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A critical evaluation of the Lower-Middle Palaeolithic archaeological record of the Chalk uplands of northwest Europe

Blundell, Lesley; (2020) A critical evaluation of the Lower-Middle Palaeolithic archaeological record of the Chalk uplands of northwest Europe. Doctoral thesis (Ph.D), UCL (University College London). Green open access

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Abstract

Our understanding of early human behaviour has always been and continues to be predicated on an archaeological record unevenly distributed in space and time. More than 80% of British Lower-Middle Palaeolithic findspots were discovered during the late 19th/early 20th centuries, the majority from lowland fluvial contexts. Within the British planning process and some academic research, the resultant findspot distributions are taken at face value, with insufficient consideration of possible bias resulting from variables operating on their creation. This leads to areas of landscape outside the river valleys being considered to have only limited archaeological potential. This thesis was conceived as an attempt to analyse the findspot data of the Lower-Middle Palaeolithic record of the Chalk uplands of southeast Britain and northern France within a framework complex enough to allow bias in the formation of findspot distribution patterns and artefact preservation/discovery opportunities to be identified and scrutinised more closely. Taking a dynamic, landscape = record approach, this research explores the potential influence of geomorphology, 19th/early 20th century industrialisation and antiquarian collecting on the creation of the LowerMiddle Palaeolithic record through the opportunities created for artefact preservation and release. It also explores the influence of differences between British and French Government archaeological policies and strategies, visualising the impact of each variable in turn on the creation of the findspot distribution patterns visible in that record. Based on the results of these visualisations, the thesis concludes that geomorphology has been the first and most influential variable, providing a more robust first-order explanation for distribution patterns than early human habitat preference alone. Late 19th/early 20th century industrialisation played the next most substantial role, its exposure of Pleistocene deposits creating opportunities for the antiquarian collectors whose activities ultimately created the findspot distribution patterns on which interpretations of early human behaviour have traditionally been based.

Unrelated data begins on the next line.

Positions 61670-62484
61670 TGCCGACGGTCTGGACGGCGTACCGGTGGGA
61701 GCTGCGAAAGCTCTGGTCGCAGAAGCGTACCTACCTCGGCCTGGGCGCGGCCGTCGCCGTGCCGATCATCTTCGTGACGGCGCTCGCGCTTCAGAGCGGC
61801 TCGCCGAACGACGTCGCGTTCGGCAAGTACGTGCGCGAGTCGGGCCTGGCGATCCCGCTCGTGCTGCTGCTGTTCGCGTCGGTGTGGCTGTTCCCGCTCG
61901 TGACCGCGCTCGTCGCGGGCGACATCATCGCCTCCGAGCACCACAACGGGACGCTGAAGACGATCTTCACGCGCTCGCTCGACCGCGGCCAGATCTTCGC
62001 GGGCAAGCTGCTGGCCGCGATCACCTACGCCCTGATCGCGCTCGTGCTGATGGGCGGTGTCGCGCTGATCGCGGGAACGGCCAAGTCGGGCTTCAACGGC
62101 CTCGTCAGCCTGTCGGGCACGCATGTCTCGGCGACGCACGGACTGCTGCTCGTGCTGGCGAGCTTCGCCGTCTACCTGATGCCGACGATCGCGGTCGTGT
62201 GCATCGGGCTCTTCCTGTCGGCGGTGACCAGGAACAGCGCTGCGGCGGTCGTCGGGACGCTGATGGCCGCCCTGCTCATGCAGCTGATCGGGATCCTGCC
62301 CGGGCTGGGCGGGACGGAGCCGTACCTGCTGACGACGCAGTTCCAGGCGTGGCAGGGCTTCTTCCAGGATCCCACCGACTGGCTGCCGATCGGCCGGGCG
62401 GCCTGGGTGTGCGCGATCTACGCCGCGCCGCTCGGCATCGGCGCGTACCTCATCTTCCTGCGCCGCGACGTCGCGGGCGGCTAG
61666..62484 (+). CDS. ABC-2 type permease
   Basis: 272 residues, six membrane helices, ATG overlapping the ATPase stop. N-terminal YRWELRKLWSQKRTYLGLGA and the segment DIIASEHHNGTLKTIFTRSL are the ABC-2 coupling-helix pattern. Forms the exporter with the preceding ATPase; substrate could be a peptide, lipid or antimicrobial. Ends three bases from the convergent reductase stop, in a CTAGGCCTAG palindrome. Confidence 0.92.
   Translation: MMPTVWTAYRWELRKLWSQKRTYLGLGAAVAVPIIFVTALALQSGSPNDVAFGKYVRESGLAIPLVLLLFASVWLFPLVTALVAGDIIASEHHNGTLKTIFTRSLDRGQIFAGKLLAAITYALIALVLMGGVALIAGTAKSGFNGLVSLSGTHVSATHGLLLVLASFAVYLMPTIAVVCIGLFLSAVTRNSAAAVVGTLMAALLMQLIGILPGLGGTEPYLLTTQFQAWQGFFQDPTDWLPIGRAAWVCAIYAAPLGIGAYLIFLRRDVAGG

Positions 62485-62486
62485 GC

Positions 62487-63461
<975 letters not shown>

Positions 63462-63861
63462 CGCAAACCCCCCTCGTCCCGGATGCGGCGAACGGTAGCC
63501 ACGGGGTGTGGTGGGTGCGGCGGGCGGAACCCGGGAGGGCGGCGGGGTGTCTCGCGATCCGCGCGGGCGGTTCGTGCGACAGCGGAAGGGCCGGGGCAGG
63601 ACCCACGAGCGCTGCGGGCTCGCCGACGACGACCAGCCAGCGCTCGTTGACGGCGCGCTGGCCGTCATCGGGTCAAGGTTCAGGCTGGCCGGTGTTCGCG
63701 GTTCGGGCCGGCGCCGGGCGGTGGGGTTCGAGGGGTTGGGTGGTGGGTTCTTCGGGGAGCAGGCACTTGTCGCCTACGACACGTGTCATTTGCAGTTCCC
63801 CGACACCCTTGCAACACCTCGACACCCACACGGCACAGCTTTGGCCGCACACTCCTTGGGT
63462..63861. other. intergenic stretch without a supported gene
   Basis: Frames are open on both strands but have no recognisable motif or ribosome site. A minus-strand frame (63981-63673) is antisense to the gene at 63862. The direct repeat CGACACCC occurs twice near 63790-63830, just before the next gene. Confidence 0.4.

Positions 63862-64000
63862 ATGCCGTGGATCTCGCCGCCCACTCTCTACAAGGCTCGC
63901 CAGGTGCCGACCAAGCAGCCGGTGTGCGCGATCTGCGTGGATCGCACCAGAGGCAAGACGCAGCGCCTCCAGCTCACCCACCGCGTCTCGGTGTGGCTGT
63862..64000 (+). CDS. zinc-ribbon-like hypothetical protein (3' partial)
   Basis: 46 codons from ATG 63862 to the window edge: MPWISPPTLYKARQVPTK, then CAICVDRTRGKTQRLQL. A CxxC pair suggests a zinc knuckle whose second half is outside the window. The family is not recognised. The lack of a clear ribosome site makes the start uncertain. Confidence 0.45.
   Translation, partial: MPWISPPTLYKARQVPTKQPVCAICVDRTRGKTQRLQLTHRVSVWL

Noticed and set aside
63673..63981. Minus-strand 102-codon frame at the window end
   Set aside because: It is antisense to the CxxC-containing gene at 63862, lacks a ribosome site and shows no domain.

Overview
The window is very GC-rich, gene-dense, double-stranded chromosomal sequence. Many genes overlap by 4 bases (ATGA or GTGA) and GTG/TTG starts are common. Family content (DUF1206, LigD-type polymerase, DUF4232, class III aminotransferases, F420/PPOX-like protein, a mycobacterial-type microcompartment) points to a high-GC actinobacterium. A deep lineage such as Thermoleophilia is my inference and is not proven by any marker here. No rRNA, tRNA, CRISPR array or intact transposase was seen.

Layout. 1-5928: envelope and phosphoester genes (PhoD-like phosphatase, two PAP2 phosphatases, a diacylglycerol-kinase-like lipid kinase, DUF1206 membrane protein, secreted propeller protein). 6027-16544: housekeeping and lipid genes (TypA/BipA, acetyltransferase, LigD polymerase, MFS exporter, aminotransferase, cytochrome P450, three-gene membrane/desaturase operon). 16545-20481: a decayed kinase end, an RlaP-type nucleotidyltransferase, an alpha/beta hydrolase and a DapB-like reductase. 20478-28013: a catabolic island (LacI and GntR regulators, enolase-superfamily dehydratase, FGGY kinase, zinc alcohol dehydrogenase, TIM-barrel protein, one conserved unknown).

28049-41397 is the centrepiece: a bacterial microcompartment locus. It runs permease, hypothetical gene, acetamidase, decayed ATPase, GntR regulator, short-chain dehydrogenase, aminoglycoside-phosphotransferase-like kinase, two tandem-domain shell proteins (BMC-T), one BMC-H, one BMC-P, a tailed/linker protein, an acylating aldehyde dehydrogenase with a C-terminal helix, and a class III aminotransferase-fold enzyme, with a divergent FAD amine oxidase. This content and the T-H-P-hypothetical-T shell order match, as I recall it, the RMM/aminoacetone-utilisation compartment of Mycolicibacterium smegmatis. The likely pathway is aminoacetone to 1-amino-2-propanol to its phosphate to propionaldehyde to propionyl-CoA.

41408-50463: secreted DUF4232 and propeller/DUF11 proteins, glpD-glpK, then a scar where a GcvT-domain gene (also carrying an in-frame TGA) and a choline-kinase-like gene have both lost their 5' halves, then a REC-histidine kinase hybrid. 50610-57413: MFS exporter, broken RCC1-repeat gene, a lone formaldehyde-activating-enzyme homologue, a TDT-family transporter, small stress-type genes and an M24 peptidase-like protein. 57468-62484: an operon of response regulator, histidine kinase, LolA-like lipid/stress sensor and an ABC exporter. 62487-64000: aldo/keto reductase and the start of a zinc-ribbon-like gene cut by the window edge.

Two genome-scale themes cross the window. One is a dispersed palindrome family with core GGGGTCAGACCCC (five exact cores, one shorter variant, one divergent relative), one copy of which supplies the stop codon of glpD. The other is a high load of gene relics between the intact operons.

Type: Thesis (Doctoral)
Qualification: Ph.D
Title: A critical evaluation of the Lower-Middle Palaeolithic archaeological record of the Chalk uplands of northwest Europe
Event: UCL (University College London)
Open access status: An open access version is available from UCL Discovery
Language: English
Additional information: Copyright © The Author 2020. Original content in this thesis is licensed under the terms of the Creative Commons Attribution 4.0 International (CC BY 4.0) Licence (https://creativecommons.org/licenses/by/4.0/). Any third-party copyright material present remains the property of its respective owner(s) and is licensed under its existing terms. Access may initially be restricted at the author’s request.
UCL classification: UCL
UCL > Provost and Vice Provost Offices
UCL > Provost and Vice Provost Offices > UCL SLASH
UCL > Provost and Vice Provost Offices > UCL SLASH > Faculty of S&HS
UCL > Provost and Vice Provost Offices > UCL SLASH > Faculty of S&HS > Institute of Archaeology
URI: https://discovery.ucl.ac.uk/id/eprint/10095025
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